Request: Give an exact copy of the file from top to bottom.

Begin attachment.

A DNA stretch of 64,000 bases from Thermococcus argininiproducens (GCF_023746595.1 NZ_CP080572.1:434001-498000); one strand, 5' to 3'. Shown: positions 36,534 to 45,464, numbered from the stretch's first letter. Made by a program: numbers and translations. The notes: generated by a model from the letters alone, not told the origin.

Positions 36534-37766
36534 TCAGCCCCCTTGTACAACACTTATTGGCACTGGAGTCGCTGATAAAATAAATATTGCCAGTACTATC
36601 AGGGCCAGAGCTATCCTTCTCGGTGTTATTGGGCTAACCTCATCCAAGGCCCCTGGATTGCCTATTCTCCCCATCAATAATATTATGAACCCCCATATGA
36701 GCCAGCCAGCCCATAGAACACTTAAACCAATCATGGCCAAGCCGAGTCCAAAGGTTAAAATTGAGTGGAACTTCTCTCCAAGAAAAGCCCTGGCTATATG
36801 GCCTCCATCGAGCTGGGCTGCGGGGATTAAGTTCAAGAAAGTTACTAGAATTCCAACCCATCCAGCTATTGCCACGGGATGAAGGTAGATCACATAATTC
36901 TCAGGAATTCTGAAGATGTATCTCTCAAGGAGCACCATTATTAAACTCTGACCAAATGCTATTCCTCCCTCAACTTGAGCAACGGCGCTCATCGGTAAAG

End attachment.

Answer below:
A DNA stretch of 64,000 bases from Thermococcus argininiproducens (GCF_023746595.1 NZ_CP080572.1:434001-498000); one strand, 5' to 3'. Shown: positions 36,534 to 45,464, numbered from the stretch's first letter. Made by a program: numbers and translations. The notes: generated by a model from the letters alone, not told the origin.

Positions 36534-37766
36534 TCAGCCCCCTTGTACAACACTTATTGGCACTGGAGTCGCTGATAAAATAAATATTGCCAGTACTATC
36601 AGGGCCAGAGCTATCCTTCTCGGTGTTATTGGGCTAACCTCATCCAAGGCCCCTGGATTGCCTATTCTCCCCATCAATAATATTATGAACCCCCATATGA
36701 GCCAGCCAGCCCATAGAACACTTAAACCAATCATGGCCAAGCCGAGTCCAAAGGTTAAAATTGAGTGGAACTTCTCTCCAAGAAAAGCCCTGGCTATATG
36801 GCCTCCATCGAGCTGGGCTGCGGGGATTAAGTTCAAGAAAGTTACTAGAATTCCAACCCATCCAGCTATTGCCACGGGATGAAGGTAGATCACATAATTC
36901 TCAGGAATTCTGAAGATGTATCTCTCAAGGAGCACCATTATTAAACTCTGACCAAATGCTATTCCTCCCTCAACTTGAGCAACGGCGCTCATCGGTAAAG